Egypt's governmental decision of imposing a 20 percent tariff on all equipment imported by tourist establishments, excluding automobiles, raised fears among investors, as the sector is still recovering from the political unrest that followed the 2011 January 25 Revolution.
"The decision will increase burdens on the sector. It will affect renovation and maintenance work in touristic establishments, which already suffer from lack of liquidity," said Elham Al-Zayat, head of Egypt's Federation of Tourism Chambers.
Al-Zayat highlighted that many touristic establishments have not done renovation and maintenance work since the global economic crisis in 2008, especially after prices of tourism and tourist numbers decreased.
The Federation does not object tariffs imposed on gambling tables, caviar or alcoholic drinks, as they are luxury goods. Yet, the equipment imported by the sector should be treated as production tools that should be exempted from customs tariffs, Al-Zayat added.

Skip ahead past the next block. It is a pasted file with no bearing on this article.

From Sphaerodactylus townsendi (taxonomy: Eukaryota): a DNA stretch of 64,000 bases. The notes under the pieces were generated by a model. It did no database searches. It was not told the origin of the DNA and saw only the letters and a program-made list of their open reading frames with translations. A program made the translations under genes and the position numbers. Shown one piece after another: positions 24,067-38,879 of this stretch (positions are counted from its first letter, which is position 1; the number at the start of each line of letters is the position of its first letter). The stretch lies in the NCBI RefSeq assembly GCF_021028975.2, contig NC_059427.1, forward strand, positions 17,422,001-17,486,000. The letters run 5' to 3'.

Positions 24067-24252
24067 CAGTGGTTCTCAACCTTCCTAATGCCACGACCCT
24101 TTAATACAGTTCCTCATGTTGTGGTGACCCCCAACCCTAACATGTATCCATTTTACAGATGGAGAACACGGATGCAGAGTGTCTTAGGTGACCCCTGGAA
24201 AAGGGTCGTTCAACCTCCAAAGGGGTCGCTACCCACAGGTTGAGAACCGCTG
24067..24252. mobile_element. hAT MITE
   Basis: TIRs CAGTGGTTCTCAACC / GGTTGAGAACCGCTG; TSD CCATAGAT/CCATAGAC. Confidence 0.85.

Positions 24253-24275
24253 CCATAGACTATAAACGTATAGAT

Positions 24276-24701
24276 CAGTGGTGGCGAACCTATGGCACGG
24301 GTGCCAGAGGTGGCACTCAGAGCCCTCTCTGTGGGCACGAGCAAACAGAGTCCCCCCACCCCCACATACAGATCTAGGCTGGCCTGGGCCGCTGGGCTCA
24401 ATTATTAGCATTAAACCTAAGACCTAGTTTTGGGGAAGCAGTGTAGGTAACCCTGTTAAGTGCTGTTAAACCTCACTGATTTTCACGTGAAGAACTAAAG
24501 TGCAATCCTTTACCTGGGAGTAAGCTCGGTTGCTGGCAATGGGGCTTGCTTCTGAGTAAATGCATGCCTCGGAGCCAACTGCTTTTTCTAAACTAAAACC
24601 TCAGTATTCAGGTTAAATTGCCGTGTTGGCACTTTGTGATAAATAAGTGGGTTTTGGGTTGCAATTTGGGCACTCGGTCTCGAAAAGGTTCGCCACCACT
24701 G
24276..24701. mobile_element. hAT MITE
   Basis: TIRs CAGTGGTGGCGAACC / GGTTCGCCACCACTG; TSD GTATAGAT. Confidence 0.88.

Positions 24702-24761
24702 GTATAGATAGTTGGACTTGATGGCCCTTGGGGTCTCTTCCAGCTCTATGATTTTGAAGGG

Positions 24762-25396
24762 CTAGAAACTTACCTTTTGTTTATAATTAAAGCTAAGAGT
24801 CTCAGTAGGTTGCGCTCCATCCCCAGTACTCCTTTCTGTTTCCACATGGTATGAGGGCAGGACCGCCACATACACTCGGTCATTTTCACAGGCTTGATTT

He assumed the sector could generate revenue double the sum of the $4.8 billion loan Egypt is seeking from the International Monetary Fund (IMF) if the government supports it.
2012 saw a 17 percent rise in tourist numbers to 11.5 percent and a 13 percent rise in tourism revenues. However, tourist numbers are 22 percent lower than 2010’s record of 14.7 million. They generate 25 percent less revenues.
President Mohamed Morsi issued on Sunday a decree raising customs tariffs on 100 'luxury goods', including shrimps, caviar and chewing gum.
The hike in custom tariffs is expected to generate around LE1 billion (roughly $150 million) in additional revenues annually, according to the head of the Egyptian customs authority.
Specifically, the decree raises tariffs from 5 percent to 40 percent on items, such as sunglasses, watches, nuts, boats and videogames in addition to the 20 percent tariff placed on all equipment imported by tourist establishments, excluding automobiles.